March 07, 2017 2 min read 3 Comments


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30 Degrees in February

One of my favourite things is to discover a new series without having heard anyone else talking about it first.  It feels like my own private show and I feel like I deserve some of the credit for the show just by discovering something that feels like a secret.

Netflix is great for this.  One of my favourites is a series called Ascension – which I haven’t reviewed this month but also recommend (but be warned: you may be sad to find that there just weren’t enough episodes made).  Another great find is a Swedish production called 30° In Februari (30 Degrees in February). 

This month I binged my way through both seasons of 30 Degrees in February available on Netflix.  I’m not really sure what drew me to this series amongst the choices available but once I started I found I just couldn’t stop.

I find it refreshing to watch things that aren’t made in the United States (not to say that I haven’t or don’t enjoy plenty of US content).  Maybe it’s just my arrogance in feeling like I’m more cultured or sophisticated for having watched it despite there being no evidence that’s the case.  Whatever the truth, I will continue to watch subtitled shows and delude myself into thinking that I’m a better person for it.

But back to the show:  In essence it follows the adventures of several people/groups of people who travel from their home in Sweden to Thailand for a variety of reasons.

The series opens with us meeting the characters one by one.  First we meet Majlis and her husband Bengt whose marriage appears to be strained and the latter of whom is suffering from illness.  They travel Thailand (reluctantly for Bengt) in the hope that the warmer climate will alleviate his illness.  Once there Majlis finds that she doesn’t want to come home.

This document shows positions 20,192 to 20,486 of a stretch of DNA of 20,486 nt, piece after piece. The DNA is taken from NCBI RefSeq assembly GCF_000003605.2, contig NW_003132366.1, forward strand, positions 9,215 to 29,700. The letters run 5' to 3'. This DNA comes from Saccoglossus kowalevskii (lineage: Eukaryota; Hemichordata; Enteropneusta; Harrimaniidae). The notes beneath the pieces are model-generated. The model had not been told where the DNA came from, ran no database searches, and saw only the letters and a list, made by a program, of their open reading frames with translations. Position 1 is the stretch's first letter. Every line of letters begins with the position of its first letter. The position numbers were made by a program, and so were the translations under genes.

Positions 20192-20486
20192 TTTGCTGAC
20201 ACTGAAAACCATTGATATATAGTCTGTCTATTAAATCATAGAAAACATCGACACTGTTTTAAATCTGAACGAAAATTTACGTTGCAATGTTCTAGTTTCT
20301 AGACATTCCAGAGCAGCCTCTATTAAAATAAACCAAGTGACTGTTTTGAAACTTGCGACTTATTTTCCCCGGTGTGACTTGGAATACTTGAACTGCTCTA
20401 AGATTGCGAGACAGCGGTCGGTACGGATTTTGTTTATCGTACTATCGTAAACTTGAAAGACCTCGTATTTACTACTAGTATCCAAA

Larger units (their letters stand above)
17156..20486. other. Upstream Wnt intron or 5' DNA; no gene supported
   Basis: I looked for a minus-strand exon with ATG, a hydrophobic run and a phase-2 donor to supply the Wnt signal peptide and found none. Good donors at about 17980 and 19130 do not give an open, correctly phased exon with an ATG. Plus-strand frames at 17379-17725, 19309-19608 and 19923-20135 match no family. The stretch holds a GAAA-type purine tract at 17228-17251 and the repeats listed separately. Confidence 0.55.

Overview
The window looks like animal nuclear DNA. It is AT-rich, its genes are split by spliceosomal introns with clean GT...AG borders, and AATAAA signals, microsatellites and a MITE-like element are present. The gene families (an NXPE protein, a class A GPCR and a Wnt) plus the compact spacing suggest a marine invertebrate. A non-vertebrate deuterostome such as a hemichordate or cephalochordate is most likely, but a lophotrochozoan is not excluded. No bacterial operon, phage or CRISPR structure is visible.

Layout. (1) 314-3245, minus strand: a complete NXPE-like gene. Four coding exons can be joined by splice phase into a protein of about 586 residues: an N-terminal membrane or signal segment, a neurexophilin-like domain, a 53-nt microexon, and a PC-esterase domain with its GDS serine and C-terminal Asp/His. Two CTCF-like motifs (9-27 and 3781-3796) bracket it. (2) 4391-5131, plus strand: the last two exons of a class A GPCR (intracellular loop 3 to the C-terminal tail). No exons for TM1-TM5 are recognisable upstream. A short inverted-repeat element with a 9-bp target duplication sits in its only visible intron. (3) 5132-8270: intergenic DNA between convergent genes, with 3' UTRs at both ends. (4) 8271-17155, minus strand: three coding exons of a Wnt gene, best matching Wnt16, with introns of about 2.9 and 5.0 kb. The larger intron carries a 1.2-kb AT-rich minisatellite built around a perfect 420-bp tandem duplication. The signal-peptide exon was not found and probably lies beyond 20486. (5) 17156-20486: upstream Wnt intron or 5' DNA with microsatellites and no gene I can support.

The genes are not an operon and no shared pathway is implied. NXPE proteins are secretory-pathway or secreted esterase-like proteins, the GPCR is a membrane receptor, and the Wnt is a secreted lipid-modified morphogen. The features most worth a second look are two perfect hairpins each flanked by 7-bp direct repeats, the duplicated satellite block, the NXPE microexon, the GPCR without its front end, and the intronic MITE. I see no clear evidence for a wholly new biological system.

Next we are introduced to single mother and workaholic Kajsa who travels to Thailand to start a new life with her two daughters after a sudden illness.

My favourite character is a middle aged man named Glenn who seems to have a good heart but is perennially unlucky in love.  He travels to Thailand to meet up with a Thai woman that he has met online.

Over the next twenty episodes we learn more about the deeper motivations of the characters and share their journeys as they continue to find their way in life.  Each of the characters is flawed and human which is part of what makes them so appealing and at times relatable.  Over the course of the two seasons we see them face issues such as love, loss, estrangement, poverty, murder, child trafficking and sexual assault. 

I have given this series a solid 4.5 Stars. The beautiful setting alone will likely make you want to book at trip to Phuket today.  Maybe you should, but just be sure to obey all local laws or you may find yourself the subject of Season 3.  

- Luna xx


3 Responses

Dick Beck
Dick Beck

December 12, 2018

I, too, am not sure how I came across this series on Netflix but I watched season one over and over again. Not so much season two, however. I’d love to see season three but, alas, Netflix no longer hosts the show. It’s such a great series, I’m surprised it hasn’t had wider appeal in the U.S. All aspects of the show are unique and my hat goes off to all who made it possible; the producers, photographers, actors, music, etc. Even the DVDs don’t seem to be available in format playable on devices in the U.S.

Gro Bennett
Gro Bennett

February 17, 2018

Best show on tv for a long time. Can’t wait for season 3 of 30 degrees in february


March 08, 2017

I’m right there with you on the non US content so thanks for finding me a new series as I’m nearly finished with Broadchurch!

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